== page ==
Japan is expected to introduce new nuclear regulations from July 8 in a move to overhaul safety requirements for commercial reactors following the 2011 Fukushima Daiichi nuclear plant disaster, sources close to the matter said Tuesday.
Four power suppliers will likely apply by the end of July with the Nuclear Regulation Authority for safety assessment to bring 12 reactors at six nuclear plants back online, according to the sources.
The four are Hokkaido Electric Power Co., Kansai Electric Power Co., Shikoku Electric Power Co. and Kyushu Electric Power Co.
The new requirements, to be officially decided by the authority on Wednesday, will for the first time oblige utilities to put in place specific countermeasures against possible severe accidents like reactor core meltdowns, as well as against huge tsunami -- the direct cause of the Fukushima crisis.
For example, utilities will be urged to equip reactors with filtered venting systems so that radioactive substances will be reduced when gas and steam need to be released to prevent damage to containment vessels.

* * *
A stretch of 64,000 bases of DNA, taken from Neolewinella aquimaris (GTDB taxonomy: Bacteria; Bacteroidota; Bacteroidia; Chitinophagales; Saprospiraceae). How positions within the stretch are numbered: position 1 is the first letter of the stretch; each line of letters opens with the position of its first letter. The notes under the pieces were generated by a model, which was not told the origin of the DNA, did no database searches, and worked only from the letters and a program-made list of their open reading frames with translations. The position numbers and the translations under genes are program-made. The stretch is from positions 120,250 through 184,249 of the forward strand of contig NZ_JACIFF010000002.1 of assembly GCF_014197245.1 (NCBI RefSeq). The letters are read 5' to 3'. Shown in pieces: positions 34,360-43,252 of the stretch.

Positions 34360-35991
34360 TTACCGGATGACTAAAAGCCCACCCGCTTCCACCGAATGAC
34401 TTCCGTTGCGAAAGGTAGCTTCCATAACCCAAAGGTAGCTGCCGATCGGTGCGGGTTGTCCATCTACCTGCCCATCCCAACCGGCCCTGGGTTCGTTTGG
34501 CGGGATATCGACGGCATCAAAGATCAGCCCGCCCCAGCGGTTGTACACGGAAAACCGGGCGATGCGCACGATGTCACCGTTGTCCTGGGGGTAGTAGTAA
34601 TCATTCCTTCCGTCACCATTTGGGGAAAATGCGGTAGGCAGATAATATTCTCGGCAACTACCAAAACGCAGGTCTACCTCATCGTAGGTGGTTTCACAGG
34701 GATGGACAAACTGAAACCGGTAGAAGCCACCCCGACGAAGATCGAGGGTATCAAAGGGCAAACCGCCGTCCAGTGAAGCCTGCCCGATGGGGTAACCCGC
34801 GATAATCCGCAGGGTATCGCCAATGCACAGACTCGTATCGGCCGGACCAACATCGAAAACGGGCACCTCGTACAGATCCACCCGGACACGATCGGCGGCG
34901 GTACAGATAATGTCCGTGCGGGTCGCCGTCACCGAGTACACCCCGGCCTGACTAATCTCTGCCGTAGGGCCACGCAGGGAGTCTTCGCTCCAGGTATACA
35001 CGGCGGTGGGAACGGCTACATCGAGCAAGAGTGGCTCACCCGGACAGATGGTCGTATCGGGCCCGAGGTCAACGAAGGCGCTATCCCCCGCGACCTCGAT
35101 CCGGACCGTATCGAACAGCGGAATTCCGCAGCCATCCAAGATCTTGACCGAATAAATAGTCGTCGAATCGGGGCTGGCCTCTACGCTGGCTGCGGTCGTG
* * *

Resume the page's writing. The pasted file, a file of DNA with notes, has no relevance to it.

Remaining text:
The operation of the reactors will also be limited to 40 years in principle, although an exceptional extension of no more than 20 years is allowed if safety is confirmed.
The NRA has been devising the new regulations since its launch in September last year. It compiled draft regulations in April and solicited opinions from the public before finalizing them.
The legal deadline for enacting the new safety criteria is July 18, but calls have been growing from the power industry for earlier implementation so that utilities can start applying for the NRA's safety assessment.
Three teams under the NRA will be in charge of the screening, a process which some senior officials of the NRA secretariat expect to take at least six months.
Of the 50 commercial reactors in Japan, only two in western Japan are currently online. The two will also be shut down in September at the latest for mandatory routine checkups.
In the Fukushima nuclear crisis, triggered by a huge earthquake and tsunami on March 11, 2011, three reactors suffered core meltdowns because their key cooling systems failed due to a loss of power supply.
A series of hydrogen explosions also took place, resulting in the release of massive amounts of radioactive substances into the environment.